I pasted the contents of my blog into a word cloud generator (up until the point I made this post) and this was the results. I also ran my content through a gender analyzer. The writing was analyzed two times … Continue reading Gender in Writing: The Takeaway
I used Keyhole to track the data for the hashtag on Twitter over the range of March 9th to March 13th, which resulted in less than 80 posts with a fair percentage of these posts being multiple posts by the same user. The highest posts were made by conservative politicians and celebrities, but the tag was also used to advocate for white supremacy.
Massive content warning for offensive language of all varieties.
For those of you familiar, PornMD has a live ticker in which you can see the search results, live and in real time, of various users of their websites. It has three categories – straight, gay, and “shemale” (yikes). It’s consistent. It’s bizarre. You could probably make a drinking game out of it if you want to. And like most information dumps, it says a lot about the people who use the site.
So, The FBI put out an anti-violent-extremist website, and it’s horrendously out of touch.
I was requested to do an article on the FFRF (Freedom From Religion Foundation) and I decided I would take a slightly broader scope on a small think piece and propose a couple of reasons why online atheist educational non-profits as a whole are important, both to theist allies of marginalized groups subject to religious discrimination and atheist people.
What is “shitposting?” Know Your Meme, a compendium of online memes, defines shitposting as thus.
“Shitposting” is an Internet slang term describing a range of user misbehaviors and rhetoric on forums and message boards that are intended to derail a conversation off-topic, including thread jacking, circlejerking and non-commercial spamming.
– “Know Your Meme”
I would like to posit that shitposting is a little bit more of a broad term. Shitposting as a whole tends to be off-the-cuff, nihilistic (and borderline defeatist) borrowing themes from everything up to and including postmodern literature. It often comments on universal themes, including relationships, politics, and economics, but does so in a blissfully unaware fashion.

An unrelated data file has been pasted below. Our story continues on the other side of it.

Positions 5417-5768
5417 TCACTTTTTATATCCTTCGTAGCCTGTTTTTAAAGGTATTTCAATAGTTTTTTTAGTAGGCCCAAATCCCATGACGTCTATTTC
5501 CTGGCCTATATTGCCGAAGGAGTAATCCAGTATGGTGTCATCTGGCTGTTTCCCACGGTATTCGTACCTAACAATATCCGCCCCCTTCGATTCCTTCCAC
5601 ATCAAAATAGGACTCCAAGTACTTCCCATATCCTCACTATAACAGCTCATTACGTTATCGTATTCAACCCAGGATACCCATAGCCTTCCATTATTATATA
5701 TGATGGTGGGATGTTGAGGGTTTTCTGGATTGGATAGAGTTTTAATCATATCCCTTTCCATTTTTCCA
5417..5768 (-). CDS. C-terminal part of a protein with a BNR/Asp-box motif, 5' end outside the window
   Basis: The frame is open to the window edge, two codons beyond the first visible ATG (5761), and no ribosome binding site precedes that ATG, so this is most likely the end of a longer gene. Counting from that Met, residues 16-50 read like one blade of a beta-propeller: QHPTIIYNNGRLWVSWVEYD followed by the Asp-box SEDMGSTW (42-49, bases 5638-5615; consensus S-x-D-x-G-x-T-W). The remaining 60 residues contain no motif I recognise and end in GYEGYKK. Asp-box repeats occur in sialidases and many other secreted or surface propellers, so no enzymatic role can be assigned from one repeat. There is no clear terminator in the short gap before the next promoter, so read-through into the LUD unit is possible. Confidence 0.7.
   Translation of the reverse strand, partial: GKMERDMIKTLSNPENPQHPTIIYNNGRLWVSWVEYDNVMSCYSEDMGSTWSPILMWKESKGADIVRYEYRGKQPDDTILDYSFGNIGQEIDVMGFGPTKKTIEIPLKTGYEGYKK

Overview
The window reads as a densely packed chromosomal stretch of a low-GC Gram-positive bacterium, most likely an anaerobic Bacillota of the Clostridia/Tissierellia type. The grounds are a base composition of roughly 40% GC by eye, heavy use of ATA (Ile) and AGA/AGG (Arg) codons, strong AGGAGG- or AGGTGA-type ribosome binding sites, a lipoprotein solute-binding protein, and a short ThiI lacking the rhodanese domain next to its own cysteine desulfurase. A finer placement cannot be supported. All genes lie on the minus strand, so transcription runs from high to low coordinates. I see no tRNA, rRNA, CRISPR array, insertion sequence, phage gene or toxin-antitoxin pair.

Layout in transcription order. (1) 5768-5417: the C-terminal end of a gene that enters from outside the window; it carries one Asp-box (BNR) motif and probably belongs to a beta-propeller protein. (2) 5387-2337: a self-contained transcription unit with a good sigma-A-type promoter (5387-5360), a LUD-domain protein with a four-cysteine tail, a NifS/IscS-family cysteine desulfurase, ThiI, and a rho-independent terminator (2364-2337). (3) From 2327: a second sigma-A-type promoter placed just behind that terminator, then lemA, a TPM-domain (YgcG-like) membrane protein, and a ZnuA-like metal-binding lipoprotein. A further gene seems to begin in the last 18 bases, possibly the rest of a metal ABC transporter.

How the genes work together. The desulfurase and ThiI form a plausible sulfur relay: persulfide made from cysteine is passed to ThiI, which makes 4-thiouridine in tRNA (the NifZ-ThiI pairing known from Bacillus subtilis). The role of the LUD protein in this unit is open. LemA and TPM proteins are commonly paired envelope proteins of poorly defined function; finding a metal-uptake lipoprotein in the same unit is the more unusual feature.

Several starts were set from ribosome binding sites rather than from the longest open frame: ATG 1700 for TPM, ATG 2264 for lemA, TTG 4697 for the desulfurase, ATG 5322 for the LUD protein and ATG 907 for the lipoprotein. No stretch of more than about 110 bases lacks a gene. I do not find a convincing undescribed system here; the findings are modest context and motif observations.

Know Your Meme puts the birth of shitposting as early 2007, but it’s very difficult to define when exactly shitposting became a major mode of communication. I’m more familiar with Tumblr and Twitter versions of shitposting, in which some people (including myself) will dedicate entire channels to shitposting. It’s fun, it’s inane, and I believe it actually facilitates communication among diverse groups of individuals by reducing complex topics down into an easily-digestable, humorous quips.
“A gang is where a coward goes to hide.” – Mickey Mantle
There have been many criticisms of the bulk body of feminism (or, rather, the second and third wave feminisms in which people are most familiar with) by people who identify as men, claiming that advocation of “safe spaces” (or, rather, the strawman concept that most people think is a safe space) or even feminism as a whole coddles women and other marginalized groups.
But in all reality, those arguments are spouted from a nest of settled, longstanding privilege. When examined closely, the demands of marginalized groups for safe spaces and respect come from a position of long endured abuse and struggle, and often those who are privileged who encounter even the slightest opposition are quick to return to the safe spaces that have been established for them and that they refuse to recognize.
Whether or not you agree with various forms of discourse, it is unquestionable that marginalized groups do suffer and tolerate backlash better than non-marginalized groups. Whether that group is demarcated by race, gender, sexuality, or class, privileged individuals have a nasty habit of advocating violence while being unable to handle violence directed at them.
Featured image by Benjamin Brage
I am blogging with a group of other bloggers in a group attempt at being better bloggers.
I have a lot of experience with blogging, but a lot of you do not, so I decided that I might want to talk about your “sphere of influence,” because a lot of you are unaware of what you can and can’t do. Also, consider this my introductory post, because a lot of you have also posted introductory posts and I haven’t really done that yet.
When you enter a public sphere, you give up your right to privacy. This is true regardless of whether or not this public sphere is virtual or physical – when you post speech on the internet, you do not have a right to anonymity.
You do not give up your right to personal safety. If you receive threats, or harassment, you have the right to object to them and respond accordingly. Those same people who send you threats are also giving up their right to privacy, as they are participating through public communication.
My first immediate thought as an example would be men who send lewd pictures and messages to others via through Instagram to models. Many are retaliating by doxxing (leaking information regarding the person’s actual identity) to girlfriends and family of those people. This is entirely legal, and there is no expectation of the right to privacy of these men.
I clearly wholeheartedly support this, but I wanted to know your opinion! Feel free to comment.
Featured image: Nicolas Raymond, “Rainbow Planet“
AN: A “Copernican shift” refers to when information is re-examined from a different perspective in order to gain a new understanding about the world.
Most people are familiar with a European conception of gender – a dichotomy, usually assigned at birth, based on external genitalia and divided into a set of discreet skills and interests. Below is a quick video, which explains the difference between cisgender and transgender, both terms I will be using in this post.